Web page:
Yesterday, Locomotive by Brian Floca won the Caldecott Award!
Raisin got an autographed copy of this book for his birthday last year, and it is fantastic. I believe it was a great choice for the award. I loved the illustrations of course: sweeping views of steam trains and the scenery of America. But the rhythmic writing properly fit the story of a train trip across the country. Besides, I also learned a lot about how early trains work!
This week for List It Tuesday, I have decided to revisit some other Caldecott winners I love. I am starting with the oldest and coming forward to the newest.
Make new friends but keep the old, right?
I fully realize that this short list omits many great books. There are also the Honor books to consider (which I did not for this post).
- Make Way for Ducklings by Robert McCloskey. This 1942 winner is, I think, the first best book to be discovered in the Caldecotts. It shows everything a perfect picture book should be: a story written for children, with goregeous pictures that help to tell the story. It’s a great story (a town coming together for ducklings to cross the road) but it also is a perfect classic that is timeless for each subsequent generation. I love Jack, Kack, Lack, Mack, Nack, Ouack, Pack, and Quack!
- Cinderella, or the Little Glass Slipper, illustrated by Marcia Brown; text: translated from Charles Perrault by Marcia Brown. This 1955 winner has simply gorgeous illustrations, with pen outline and crayon or colored pencil coloring. She makes it look simple, but on closer look you realize it is much more difficult to imitate. It has perfect coloring and style for a fairy tale!
- The Snowy Day by Ezra Jack Keats. This classic won in 1963, and it is still adored each winter by many children. Keats captures the love of enjoying a simple day in the snow. It is lots of fun to join with Peter as he plays in the snow!
- Where the Wild Things Are by Maurice Sendak. The very next year brought this other class children’s book, an adventure to a new land where a child reigns. I love the timeless feel to this book as well.
- Sylvester and the Magic Pebble by William Stieg. This 1970 winner is an odd story: a pebble collecting goat finds a magic pebble and uses it to wish himself into a rock. It makes life a bit difficult for his parents who do not know that he has become a rock. The clever way he returns to being a goat is quite amusing, and the silliness of the story and illustrations make this a delightful book for kids still!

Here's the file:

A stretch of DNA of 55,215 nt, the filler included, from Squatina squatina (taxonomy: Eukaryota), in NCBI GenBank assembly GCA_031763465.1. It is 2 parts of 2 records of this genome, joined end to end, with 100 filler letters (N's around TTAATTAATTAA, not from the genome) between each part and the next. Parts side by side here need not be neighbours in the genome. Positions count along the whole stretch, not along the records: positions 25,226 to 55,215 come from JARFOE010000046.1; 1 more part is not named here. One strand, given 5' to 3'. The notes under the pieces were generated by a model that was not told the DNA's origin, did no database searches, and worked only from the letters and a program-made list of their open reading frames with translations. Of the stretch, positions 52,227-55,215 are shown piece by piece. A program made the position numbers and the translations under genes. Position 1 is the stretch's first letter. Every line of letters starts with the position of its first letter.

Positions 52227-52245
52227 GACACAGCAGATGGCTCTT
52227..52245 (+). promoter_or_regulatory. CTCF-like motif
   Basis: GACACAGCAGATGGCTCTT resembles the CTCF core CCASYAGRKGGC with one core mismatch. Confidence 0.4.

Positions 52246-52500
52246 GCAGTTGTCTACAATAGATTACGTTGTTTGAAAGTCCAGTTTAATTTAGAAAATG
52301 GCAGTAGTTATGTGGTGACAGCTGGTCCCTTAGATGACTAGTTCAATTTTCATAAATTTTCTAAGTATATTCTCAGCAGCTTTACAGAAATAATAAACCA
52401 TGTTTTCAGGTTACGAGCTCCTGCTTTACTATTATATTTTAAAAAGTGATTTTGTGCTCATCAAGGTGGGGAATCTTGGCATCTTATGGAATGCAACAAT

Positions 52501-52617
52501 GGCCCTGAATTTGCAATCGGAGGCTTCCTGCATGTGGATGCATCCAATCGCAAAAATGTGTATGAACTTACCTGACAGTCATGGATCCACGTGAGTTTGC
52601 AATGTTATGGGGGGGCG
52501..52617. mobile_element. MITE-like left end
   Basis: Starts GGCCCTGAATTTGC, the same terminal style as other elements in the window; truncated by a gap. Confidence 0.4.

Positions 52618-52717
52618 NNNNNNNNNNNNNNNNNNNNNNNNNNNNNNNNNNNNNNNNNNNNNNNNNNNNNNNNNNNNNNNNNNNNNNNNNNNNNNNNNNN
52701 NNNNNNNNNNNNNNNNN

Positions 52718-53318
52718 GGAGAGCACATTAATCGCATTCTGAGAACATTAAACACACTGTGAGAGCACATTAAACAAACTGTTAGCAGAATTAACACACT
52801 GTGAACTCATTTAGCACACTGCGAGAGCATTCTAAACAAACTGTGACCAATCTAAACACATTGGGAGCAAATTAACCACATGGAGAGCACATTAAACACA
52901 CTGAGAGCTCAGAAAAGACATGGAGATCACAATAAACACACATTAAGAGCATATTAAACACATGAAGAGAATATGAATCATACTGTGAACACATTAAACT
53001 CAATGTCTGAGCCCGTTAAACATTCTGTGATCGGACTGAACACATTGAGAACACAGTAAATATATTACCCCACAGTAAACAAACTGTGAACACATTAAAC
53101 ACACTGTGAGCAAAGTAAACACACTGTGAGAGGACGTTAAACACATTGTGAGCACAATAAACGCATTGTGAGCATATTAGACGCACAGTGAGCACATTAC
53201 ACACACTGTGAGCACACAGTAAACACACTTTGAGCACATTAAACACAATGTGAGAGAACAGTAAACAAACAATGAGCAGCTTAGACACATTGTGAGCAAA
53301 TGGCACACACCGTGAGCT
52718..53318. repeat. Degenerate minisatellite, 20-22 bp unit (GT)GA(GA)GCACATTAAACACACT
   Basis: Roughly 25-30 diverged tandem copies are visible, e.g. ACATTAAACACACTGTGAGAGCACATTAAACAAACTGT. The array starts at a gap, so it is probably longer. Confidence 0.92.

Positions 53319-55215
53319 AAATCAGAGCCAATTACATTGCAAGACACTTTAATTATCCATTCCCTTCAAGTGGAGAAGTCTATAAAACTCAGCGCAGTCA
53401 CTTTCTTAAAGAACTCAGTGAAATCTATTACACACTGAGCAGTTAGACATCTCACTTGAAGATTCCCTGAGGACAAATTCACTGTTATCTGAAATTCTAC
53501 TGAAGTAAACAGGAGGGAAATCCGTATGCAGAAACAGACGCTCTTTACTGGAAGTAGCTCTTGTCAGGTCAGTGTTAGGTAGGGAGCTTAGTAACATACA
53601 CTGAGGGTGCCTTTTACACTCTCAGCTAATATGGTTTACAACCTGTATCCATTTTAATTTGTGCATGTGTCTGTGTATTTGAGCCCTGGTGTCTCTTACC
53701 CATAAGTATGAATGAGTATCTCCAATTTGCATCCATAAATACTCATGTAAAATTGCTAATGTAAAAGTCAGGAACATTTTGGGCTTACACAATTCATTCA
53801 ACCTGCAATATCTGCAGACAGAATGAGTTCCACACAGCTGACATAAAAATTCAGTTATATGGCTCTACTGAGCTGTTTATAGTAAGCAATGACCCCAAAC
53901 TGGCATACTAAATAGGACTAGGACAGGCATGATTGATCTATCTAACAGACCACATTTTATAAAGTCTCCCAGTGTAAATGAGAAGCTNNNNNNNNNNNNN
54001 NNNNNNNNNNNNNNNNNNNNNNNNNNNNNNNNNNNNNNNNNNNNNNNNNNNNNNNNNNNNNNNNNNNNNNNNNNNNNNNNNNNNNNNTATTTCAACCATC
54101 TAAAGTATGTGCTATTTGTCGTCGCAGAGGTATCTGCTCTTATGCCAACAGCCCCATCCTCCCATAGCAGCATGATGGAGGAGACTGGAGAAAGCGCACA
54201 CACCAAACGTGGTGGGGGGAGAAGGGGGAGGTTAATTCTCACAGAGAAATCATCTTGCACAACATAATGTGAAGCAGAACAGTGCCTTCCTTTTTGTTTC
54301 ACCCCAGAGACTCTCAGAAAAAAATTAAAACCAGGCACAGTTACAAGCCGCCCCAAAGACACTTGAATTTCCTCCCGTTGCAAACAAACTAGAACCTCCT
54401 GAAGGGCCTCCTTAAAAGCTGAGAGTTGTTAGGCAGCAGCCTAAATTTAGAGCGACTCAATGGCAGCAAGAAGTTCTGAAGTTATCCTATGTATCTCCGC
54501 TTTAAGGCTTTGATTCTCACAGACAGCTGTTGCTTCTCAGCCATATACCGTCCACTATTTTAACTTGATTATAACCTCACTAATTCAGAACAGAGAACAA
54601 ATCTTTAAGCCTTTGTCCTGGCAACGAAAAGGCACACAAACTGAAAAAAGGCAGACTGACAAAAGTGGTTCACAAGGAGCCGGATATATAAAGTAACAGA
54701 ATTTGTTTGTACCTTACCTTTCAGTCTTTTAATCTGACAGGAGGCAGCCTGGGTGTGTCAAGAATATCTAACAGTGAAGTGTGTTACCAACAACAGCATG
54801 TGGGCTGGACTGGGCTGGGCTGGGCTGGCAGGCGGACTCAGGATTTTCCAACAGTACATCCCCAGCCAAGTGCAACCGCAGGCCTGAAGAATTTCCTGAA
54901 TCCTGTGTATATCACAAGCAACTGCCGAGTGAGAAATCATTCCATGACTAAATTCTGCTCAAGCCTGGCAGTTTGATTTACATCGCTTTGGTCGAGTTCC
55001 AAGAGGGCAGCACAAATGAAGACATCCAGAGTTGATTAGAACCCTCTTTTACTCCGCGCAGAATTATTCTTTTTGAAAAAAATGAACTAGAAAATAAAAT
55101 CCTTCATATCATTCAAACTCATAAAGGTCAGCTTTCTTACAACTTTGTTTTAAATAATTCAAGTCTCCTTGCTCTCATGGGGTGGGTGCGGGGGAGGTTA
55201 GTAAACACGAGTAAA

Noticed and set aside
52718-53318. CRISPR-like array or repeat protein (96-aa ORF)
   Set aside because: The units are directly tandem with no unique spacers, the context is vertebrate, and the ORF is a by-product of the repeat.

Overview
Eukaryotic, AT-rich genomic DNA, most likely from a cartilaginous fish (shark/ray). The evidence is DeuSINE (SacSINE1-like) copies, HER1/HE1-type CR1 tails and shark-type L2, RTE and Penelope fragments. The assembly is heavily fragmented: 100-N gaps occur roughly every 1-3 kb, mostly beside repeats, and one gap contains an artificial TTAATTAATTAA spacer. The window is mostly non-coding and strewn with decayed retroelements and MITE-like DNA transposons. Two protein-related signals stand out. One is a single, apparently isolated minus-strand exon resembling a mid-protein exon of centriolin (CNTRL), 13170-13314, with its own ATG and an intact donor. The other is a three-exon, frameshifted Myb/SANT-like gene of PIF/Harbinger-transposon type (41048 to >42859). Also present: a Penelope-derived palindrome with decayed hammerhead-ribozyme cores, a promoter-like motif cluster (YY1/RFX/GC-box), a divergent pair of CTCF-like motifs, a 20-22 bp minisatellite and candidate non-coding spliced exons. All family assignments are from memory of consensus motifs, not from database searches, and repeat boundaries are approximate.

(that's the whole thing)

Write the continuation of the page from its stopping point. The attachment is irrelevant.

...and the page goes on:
- The Polar Express by Chris Van Allsburg. It’s a testament to the long-lasting universal nature of this Christmas story that it is still so well loved almost 3 decades later! It won the award in 1986.
- Rapunzel by Paul O. Zelinsky. This 1998 winner has such gorgeous illustrations that it has made the Rapunzel story one of my favorites, simply because I can enjoy Zelinsky’s work in this picture book!
- Joseph Had a Little Overcoat Simms Taback. The winner in the year 2000, this is a great story about resourcefulness. I love the die-cuts in it as well.
- The Three Pigs by David Wiesner. This 2002 winner is a metatext in which the three pigs escape in to a different story. I love the twists in it, I love the way the author/illustrator has thought outside of the box, and I love the question “what if?” he proposes to us as he changes the traditional story.
- The Hello, Goodbye Window illustrated by Chris Raschka and written by Norton Juster. This 2006 winner perfectly captures a child’s day at Grandma’s house! I love the match between illustrations (crayon) and the tone given in the text (I take a nap and nothing happens until I wake up!). It’s well worthy of the award as well.
Which Caldecott Award winners would you name as your top ten favorites?
I am linking up with List it Tuesday at Many Little Blessings and Weird, Unsocialized Homeschoolers!
What a great idea for a post, Rebecca! I love your choices. “Make Way for Ducklings” would be at the top of my list, too! In addition to the lovely story and the fun of the rhyming names, I think it’s a great thing for young readers to be exposed to the stories and illustrations of the past, to broaden their understanding and ignite their imaginations. I love to see children’s faces when I tell them that their mom and dad (or grandma and grandpa!) probably heard this story when they were in first grade!
Thanks again for sharing!